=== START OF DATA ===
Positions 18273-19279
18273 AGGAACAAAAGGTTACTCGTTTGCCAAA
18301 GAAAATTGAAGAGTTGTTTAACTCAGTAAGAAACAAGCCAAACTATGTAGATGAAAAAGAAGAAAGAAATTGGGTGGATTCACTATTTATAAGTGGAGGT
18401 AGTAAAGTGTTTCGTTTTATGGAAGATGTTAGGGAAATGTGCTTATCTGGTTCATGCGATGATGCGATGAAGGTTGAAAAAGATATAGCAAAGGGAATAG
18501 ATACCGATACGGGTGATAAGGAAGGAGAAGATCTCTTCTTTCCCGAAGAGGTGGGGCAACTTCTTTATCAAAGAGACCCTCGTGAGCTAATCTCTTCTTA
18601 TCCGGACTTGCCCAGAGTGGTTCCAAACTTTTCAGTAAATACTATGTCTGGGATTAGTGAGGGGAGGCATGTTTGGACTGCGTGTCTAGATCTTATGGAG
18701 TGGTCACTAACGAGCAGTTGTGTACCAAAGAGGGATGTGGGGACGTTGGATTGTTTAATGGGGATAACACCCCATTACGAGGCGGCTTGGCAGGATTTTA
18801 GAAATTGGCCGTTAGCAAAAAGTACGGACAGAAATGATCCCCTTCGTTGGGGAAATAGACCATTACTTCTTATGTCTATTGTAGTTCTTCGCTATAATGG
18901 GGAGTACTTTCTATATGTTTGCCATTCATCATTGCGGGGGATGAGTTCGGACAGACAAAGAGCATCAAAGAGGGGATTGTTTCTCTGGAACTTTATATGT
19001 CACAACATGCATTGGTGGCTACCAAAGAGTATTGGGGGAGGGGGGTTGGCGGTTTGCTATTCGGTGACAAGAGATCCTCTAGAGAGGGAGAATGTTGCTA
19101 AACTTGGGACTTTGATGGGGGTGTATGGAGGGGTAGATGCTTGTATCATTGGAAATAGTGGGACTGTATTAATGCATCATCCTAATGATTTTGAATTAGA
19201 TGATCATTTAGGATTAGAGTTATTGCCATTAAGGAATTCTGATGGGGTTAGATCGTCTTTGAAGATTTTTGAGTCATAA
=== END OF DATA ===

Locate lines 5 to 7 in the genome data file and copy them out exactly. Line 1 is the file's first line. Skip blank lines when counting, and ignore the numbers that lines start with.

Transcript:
18501 ATACCGATACGGGTGATAAGGAAGGAGAAGATCTCTTCTTTCCCGAAGAGGTGGGGCAACTTCTTTATCAAAGAGACCCTCGTGAGCTAATCTCTTCTTA
18601 TCCGGACTTGCCCAGAGTGGTTCCAAACTTTTCAGTAAATACTATGTCTGGGATTAGTGAGGGGAGGCATGTTTGGACTGCGTGTCTAGATCTTATGGAG
18701 TGGTCACTAACGAGCAGTTGTGTACCAAAGAGGGATGTGGGGACGTTGGATTGTTTAATGGGGATAACACCCCATTACGAGGCGGCTTGGCAGGATTTTA